What is Judicial Separation under the Marriage Laws (Amendment) Act, 1976?

The section deals with judicial separation and the consequences that flow from it. A decree of judicial separation does not terminate the marriage but on the other hand it puts the obligation of conjugal duties to an end. After the decree neither spouse is under an obligation to cohabit with the other. The section applies also to Hindu marriages solemnized before the commencement of the Act. The Marriage Laws (Amendment) Act, 1976 has recasted Section 10(1) of the Act.

It now enables either party to a marriage to move for a decree of judicial separation on any one of the grounds specified in sub-section (1) of Section 13, and in the case of wife also on any of the grounds specified in sub-section (2) thereof, as grounds on which a petition for divorce might have been presented. Now, the grounds on which judicial separation and divorce can be sought are identical. Sub-section (2) of Section 10 preserves the right of the court to rescind the decree of judicial separation, if on the petition of either party; it is satisfied of the truth of the statements made in such petition.

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The grounds, on which a decree of judicial separation can be obtained, are as follows:

(1) That the other party, after solemnization of marriage, had voluntary sexual intercourse with any person other than his or her spouse, or

(2) Other party treated the petitioner with cruelty, or

(3) Other party has deserted the petitioner for a continuous period of not less than two years immediately preceding the presentation of the petition, or

(4) Other party has ceased to be Hindu by conversion to another religion, or

(5) Other party has been incurably of unsound mind, or has been suffering continuously or intermittently from mental disorder of such a kind and to such an extent that the petitioner cannot reasonably be expected to live with the respondent. In this clause, (a) the expression “mental disorder” means mental illness, arrested on incomplete development of mind, psychopathic disorder or any other disorder or disability of mind and includes schizophrenia; (b) the expression “psychopathic disorder” means a persistent disorder or disability of mind (whether or not including sub-normality of intelligence) which results in abnormally aggressive or seriously irresponsible conduct on the part of the other party, and whether or not, it requires or is susceptible to medical treatment, or

(6) Other party has been suffering from a virulent and incurable form of leprosy; or

(7) Other party has been suffering from venereal disease in a communicable form, or

(8) Other party has renounced the world by entering any religious order, or

(9) Other party has not been heard of as being alive for a period of seven years or more by those, persons who would naturally have heard of it, had that party been alive.


(1) In this sub-section the expression “desertion” means the desertion of the petitioner by the other party to the marriage without reasonable cause and without the consent or against the wish of such party, and induces the willful neglect of the petitioner by the other party to the marriage, and its grammatical variations and cognate expression shall be construed accordingly.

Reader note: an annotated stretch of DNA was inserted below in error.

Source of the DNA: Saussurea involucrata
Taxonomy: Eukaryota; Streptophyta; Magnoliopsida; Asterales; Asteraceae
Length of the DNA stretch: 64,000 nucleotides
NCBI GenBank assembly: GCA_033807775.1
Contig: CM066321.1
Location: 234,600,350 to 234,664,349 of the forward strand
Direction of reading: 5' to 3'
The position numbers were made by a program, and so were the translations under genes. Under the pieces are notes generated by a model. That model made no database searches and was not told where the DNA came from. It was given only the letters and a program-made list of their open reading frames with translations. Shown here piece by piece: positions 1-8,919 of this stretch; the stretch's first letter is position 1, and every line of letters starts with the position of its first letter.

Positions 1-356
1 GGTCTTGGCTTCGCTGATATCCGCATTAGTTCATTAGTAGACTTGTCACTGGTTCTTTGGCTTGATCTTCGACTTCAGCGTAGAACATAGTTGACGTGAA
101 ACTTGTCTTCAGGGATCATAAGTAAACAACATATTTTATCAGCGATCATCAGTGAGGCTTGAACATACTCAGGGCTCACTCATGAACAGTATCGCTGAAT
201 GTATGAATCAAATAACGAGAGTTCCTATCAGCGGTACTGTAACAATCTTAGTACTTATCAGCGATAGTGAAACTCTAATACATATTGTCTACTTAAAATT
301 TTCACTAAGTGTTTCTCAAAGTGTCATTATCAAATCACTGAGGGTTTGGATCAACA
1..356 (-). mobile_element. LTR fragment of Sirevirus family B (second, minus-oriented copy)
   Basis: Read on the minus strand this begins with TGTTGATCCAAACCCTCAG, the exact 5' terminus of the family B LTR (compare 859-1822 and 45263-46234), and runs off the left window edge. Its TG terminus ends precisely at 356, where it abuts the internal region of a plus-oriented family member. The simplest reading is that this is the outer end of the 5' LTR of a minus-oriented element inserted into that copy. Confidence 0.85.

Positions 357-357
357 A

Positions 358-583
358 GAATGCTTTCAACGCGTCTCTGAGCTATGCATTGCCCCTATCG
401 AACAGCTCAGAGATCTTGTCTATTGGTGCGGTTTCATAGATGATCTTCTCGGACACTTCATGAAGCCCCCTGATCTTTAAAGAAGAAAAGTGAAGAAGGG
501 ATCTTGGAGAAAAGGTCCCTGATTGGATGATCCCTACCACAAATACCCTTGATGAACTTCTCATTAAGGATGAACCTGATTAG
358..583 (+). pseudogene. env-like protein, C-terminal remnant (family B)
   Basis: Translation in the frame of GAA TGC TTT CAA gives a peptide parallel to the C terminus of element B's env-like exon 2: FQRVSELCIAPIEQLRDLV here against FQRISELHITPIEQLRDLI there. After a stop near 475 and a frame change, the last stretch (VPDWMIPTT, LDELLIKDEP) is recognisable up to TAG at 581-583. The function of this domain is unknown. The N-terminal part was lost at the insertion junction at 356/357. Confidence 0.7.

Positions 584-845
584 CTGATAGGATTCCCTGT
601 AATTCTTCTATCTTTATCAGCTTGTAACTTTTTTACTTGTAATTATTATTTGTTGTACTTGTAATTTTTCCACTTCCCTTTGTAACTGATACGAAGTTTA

(2) A wife may also present a petition for the dissolution of her marriage by a decree of divorce on the ground—

(i) In the case of any marriage solemnized before the commencement of this Act, that the husband had married again before such commencement or that any other wife of the husband married before such commencement was alive at the time of the solemnization of the marriage of the petitioner, or provided that in either case the other wife is alive at the time of presentation of the petition, or

(ii) That the husband, since the solemnization of the marriage been guilty of rape, sodomy or bestiality, or

(iii) That in a suit under Section 18 of the Hindu Adoption and Maintenance Act, 1956, or in a proceeding under Section 125 of the Code of Criminal Procedure, 1973, a decree or order, as the case may be, has been passed against the husband awarding maintenance to the wife notwithstanding that she was living apart and that since the passing of such decree or order, cohabitation between the parties has not been resumed for one year or upwards, or

(iv) That her marriage (whether consummated or not) was solemnized before she attained the age of fifteen years and she has repudiated the marriage after attaining that age but before attaining the age of eighteen years.

Under the Act, Section 10 does not provide any separate grounds for a decree of judicial separation. Its provisions are to be read with Section 13 of Hindu Marriage Act (which provides grounds for divorce) and Section 13-A (which empowers the Court to grant judicial separation where divorce is prayed).

The remedy of judicial separation is available is every case whether the marriage was solemnized before or after the commencement of this Act, e.g.,—

(i) For husband or for wife

On any ground on which he or she can seek a divorce under Section 13(i) of the Act.

(ii) For wife

Besides the above grounds she can have additional grounds available as mentioned in Section 13(2) of the Act.

Thus grounds for divorce have becomes grounds for judicial separation.


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